Dialectical Behavior Therapy (DBT) was originally designed to treat individuals diagnosed as having Borderline Personality Disorder (which I was), but has skills and tools for everyone. DBT has been, notably, successful in individuals with Bipolar Disorder and PTSD as well. I have /have had all three diagnoses, so I started trying to find DBT therapy for myself about 2 years ago, when I first heard of it. Initially it wasn’t covered by insurance and was rather expensive, so I stuck with Cognitive Behavioral Therapy (CBT) and got what I could get out of it.
CBT taught me to challenge my “stinking thinking.” I discovered that I tended to believe things that depended heavily on my belief that I could “read people” (the mind-reading fallacy). There was also my “all or nothing thinking,” “discounting the positives,” “personalization,” etc. (See this article for more information on this piece of CBT). The bottom line to my time in CBT was that I learned to challenge the way life’s circumstances had programmed me to think. I wasn’t the lonely little Liz anymore who had to be hypervigilant and always prepare for the worst. Moreover, preparing for the worst was making me sick: my anxiety levels were through the roof and my anxiety made it that much easier to pick up substances.
About 8 weeks ago one of my favorite addiction counselors, Lauren, went to DBT Training along with another staff member at the behavioral health clinic I attend addiction/mental health recovery at. Lauren knew of my interest in DBT and invited me to join their group. I’m not sure exactly what I expected, but the classroom-style teaching that went on was exactly what I needed. For once, I wasn’t sitting and talking exclusively about my problems and having to extract the tools for recovery from my therapists. There was a plan. There were concrete tools for being mindful (aka aware), for regulating my emotions, for being effective in my interpersonal relationships and for tolerating distress in my life.
Below is a map to DBT—based on my experience – and supplemented with resources, so that you can explore if this Zen-styled therapy might be helpful to you.
The Therapy Experience
Group is made up of a mindfulness exercise (usually meditation), review of homework (of which there is plenty), assignment of new homework and exploration of one of the 4 tenants to DBT: Mindfulness, Distress Tolerance, Interpersonal Effectiveness or Regulating Emotions.
Individual therapy (I go bi-weekly) explores how you are putting the tools to work, reviews your diary card (which is a daily log of your behaviors and emotions as well as the tools you have utilized) and helps you delve into whatever issues have come up that week/month.
“Dialectical behavior therapy (DBT) is a specific type of cognitive-behavioral psychotherapy developed in the late 1980s by psychologist Marsha M. Linehan to help better treat borderline personality disorder. Since its development, it has also been used for the treatment of other kinds of mental health disorders.” See more here.
1) Mindfulness: “… the intentional, accepting and non-judgmental focus of one's attention on the emotions, thoughts and sensations occurring in the present moment, which can be trained by meditational practices that are described in detail in the Buddhist tradition.” See more here.
Examples of mindfulness that I employ are written meditations, guided meditations and consumption meditations. Written meditations are affirming words that I write to myself every day, with the intention of reprogramming my thinking and validating myself. A brief example is “I am worthy of love… I am making a healthier me… I am on a spiritual journey to become the best person I can be.” See more here, here, and here.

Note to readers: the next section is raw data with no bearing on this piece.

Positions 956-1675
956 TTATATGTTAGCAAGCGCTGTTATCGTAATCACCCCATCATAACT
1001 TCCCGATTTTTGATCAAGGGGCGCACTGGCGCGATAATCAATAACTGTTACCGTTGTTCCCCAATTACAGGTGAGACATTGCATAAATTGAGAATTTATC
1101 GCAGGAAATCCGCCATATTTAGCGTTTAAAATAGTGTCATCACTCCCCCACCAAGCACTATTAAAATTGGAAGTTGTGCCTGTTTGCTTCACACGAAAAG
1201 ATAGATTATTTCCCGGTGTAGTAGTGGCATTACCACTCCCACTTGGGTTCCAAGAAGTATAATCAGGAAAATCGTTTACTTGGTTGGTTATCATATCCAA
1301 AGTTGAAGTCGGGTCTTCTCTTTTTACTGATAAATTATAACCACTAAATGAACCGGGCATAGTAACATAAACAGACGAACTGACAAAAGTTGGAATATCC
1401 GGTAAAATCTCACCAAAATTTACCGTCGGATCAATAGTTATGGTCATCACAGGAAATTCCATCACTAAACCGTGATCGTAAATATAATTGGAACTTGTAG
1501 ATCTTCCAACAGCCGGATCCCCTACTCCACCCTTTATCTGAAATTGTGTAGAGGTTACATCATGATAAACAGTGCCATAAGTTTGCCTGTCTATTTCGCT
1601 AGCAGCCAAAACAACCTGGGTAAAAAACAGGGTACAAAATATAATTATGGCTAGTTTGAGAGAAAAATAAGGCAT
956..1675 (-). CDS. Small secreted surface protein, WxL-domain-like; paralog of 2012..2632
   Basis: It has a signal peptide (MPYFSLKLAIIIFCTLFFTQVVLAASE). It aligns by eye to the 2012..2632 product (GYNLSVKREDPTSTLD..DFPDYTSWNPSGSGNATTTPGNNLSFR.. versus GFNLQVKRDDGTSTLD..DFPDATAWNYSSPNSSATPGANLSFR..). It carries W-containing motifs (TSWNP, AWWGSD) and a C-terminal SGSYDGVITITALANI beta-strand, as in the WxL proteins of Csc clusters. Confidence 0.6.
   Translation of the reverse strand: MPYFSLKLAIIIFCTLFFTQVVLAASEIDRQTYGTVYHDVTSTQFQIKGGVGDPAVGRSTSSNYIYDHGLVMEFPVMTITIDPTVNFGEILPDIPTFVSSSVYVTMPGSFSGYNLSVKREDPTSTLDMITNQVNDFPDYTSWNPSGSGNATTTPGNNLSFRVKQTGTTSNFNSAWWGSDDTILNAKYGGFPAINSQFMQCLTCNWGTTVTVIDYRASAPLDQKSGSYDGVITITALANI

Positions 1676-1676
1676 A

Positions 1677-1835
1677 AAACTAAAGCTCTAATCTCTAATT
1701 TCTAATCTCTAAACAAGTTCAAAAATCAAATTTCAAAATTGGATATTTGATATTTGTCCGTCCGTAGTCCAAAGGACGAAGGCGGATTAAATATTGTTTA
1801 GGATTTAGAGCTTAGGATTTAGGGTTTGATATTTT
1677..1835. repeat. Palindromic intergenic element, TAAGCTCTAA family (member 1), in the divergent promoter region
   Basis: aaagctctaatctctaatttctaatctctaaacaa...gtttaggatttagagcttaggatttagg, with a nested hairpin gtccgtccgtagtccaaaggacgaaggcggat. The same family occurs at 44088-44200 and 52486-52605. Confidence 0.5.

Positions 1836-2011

Guided meditations tend to be more popular. They are typically a man or woman speaking softly and rhythmically and directing you to think about certain things and/or relax certain parts of the body. There is a wealth of such meditations on the internet (and they rock!). See more here, here, and here.
Consumption meditations can be written or spoken or simply practiced—without writing or describing formally. Two of my favorites are writing about my desire to be healthy physically and simply focusing on my sensory experiences when I am eating. Noticing texture on my tongue, taste, sound, sight…focusing completely on what I am consuming.
2) Interpersonal Effectiveness is geared at helping me be assertive as well as being fair. Secondly it exists to ensure that I’m not being aggressive or passive aggressive. Some tools of Interpersonal Effectiveness are:
DEARMAN is a method to settle conflicts.
- D escribe the situation mindfully and gently, using I feel not you make me feel statements.
- E xpress yourself without being judgmental of you or the other person.
- A ssert yourself kindly.
- R einforce your goals for the conversation.
- M indful of their ideals and yours.
- A ppear confident.
- N egotiate a plan to resolve the conflict.
- See more here.
GIVE (Gentle, Interested, Validate and Easy manner) is meant for close personal relationships and validates the other person. See more here.
3) Distress Tolerance is aimed at minimizing your stress and maximizing your happiness. I am only just learning this module. See more here.
4) Emotional (self-)regulation or regulation of emotion is the ability to respond to the ongoing demands of experience with the range of emotions in a manner that is socially tolerable and sufficiently flexible to permit spontaneous reactions as well as the ability to delay spontaneous reactions as needed. See more here, here, and here.
DBT has helped me eliminate ulcer symptoms, manage my anxiety and discontinue outbursts of insecurity and anger. I recommend reading more!
Read the rest of Liz's posts here.